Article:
The UBS Global Real Estate Bubble Index analyses residential property prices in 25 major cities around the world. In this year’s edition, we discuss the housing markets of some of the cities on the list, the impact of the coronavirus pandemic and its potential long-term adverse effects on urban housing.
How does COVID-19 impact property markets?
The housing markets appear to be weathering the coronavirus relatively well. Remarkably, house price growth has accelerated this year. But the pandemic seems to be making some reconsider where to live. The rise of the home office and pressure on household incomes in the light of already barely affordable city apartments make living in the suburbs an attractive alternative. Taking these factors into account, some adverse longer-term effects on urban housing demand are likely.
Where are the greatest bubble risks in 2020?
Use our interactive Global Real Estate Bubble Index to track and compare the risk of bubbles in 25 cities around the world over the last three years. Munich and Frankfurt top our list in 2020. Risk is also elevated in Toronto, Hong Kong, Paris, and Amsterdam. Zurich is a new addition to the bubble risk zone.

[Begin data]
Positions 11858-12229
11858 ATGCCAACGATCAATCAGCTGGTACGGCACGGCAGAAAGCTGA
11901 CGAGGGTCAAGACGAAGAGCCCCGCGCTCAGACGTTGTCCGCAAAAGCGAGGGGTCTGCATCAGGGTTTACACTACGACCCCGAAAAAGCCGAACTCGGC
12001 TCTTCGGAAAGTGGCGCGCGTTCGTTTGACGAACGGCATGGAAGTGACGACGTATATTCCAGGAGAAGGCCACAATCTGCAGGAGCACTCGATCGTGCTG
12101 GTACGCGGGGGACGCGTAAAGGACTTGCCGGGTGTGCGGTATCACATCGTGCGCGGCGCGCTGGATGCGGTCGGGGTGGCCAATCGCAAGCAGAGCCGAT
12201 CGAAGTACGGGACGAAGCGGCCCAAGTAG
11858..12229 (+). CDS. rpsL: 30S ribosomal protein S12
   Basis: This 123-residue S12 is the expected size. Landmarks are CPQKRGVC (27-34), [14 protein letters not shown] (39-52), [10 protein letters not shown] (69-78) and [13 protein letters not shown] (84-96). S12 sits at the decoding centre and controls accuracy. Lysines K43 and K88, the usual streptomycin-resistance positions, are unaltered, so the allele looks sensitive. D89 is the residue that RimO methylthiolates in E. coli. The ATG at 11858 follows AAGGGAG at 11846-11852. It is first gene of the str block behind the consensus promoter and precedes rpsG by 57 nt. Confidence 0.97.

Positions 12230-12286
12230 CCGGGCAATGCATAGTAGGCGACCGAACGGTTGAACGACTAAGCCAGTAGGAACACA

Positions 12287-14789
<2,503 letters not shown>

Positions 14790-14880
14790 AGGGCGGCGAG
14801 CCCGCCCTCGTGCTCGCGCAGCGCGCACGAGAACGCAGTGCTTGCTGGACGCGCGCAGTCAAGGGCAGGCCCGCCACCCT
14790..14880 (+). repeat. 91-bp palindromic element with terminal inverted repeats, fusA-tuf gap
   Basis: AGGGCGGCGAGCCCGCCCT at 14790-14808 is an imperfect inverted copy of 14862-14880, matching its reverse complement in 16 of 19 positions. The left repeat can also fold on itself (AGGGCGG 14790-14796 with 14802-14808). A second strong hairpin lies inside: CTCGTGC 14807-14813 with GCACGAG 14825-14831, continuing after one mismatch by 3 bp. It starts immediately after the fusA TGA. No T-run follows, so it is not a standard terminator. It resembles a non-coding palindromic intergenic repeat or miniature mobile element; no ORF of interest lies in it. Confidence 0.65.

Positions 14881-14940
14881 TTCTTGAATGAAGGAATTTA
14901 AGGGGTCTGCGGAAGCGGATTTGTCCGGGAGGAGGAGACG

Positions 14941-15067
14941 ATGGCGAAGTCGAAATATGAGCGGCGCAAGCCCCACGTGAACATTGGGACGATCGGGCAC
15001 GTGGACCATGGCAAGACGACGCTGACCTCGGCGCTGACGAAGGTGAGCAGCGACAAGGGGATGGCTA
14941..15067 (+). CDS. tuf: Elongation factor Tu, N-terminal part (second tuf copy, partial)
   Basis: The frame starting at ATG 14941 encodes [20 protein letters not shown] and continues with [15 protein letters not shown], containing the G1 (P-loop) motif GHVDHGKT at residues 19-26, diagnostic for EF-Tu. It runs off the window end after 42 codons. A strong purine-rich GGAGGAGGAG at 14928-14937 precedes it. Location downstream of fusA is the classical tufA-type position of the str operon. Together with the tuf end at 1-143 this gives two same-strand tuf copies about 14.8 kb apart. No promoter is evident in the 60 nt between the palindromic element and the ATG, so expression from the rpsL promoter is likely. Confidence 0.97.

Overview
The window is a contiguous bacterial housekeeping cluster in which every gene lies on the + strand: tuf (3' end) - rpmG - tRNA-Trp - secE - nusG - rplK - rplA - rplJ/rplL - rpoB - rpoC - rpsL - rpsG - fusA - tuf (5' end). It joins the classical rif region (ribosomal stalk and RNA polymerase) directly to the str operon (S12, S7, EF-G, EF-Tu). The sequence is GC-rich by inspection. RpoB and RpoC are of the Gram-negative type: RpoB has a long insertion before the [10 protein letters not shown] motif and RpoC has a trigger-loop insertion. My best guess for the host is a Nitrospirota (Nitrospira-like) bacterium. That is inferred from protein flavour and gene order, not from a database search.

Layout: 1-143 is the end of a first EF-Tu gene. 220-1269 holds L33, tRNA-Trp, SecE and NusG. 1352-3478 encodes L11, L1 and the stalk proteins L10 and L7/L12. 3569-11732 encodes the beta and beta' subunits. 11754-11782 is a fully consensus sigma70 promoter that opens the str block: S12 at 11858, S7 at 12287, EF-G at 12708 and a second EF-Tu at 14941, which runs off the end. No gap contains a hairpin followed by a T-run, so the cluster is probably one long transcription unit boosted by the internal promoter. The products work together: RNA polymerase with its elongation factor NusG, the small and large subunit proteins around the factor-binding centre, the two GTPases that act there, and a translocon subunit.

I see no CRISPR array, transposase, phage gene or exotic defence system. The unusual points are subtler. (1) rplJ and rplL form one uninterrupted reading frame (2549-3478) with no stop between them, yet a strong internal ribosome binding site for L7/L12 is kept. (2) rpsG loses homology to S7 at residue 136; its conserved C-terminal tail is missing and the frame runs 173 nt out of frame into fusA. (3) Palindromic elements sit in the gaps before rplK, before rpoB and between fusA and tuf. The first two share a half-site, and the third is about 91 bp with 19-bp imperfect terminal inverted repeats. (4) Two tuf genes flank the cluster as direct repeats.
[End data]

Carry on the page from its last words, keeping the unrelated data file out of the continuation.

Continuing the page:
Key takeaways from this year’s bubble index
Investing in real estate
- Housing is a key Longevity asset and, to some degree, an investment good. However, as an illiquid bulk holding, housing is not usually seen as part of the financial asset allocation.
- Homeownership typically comes with leverage. If the loan-to-value ratio is not excessive and the household has sufficient financial reserves, a home can serve as collateral for long-term financial investments. Long-term mortgages can also mitigate the interest rate risk.
- First-home buyers should build up wealth with a focus on relatively liquid assets and seek to diversify their balance sheet.
- The prospects for buy-to-let investments in many cities have deteriorated. Private real estate solutions are a better alternative in an environment with low yields and rental growth uncertainties.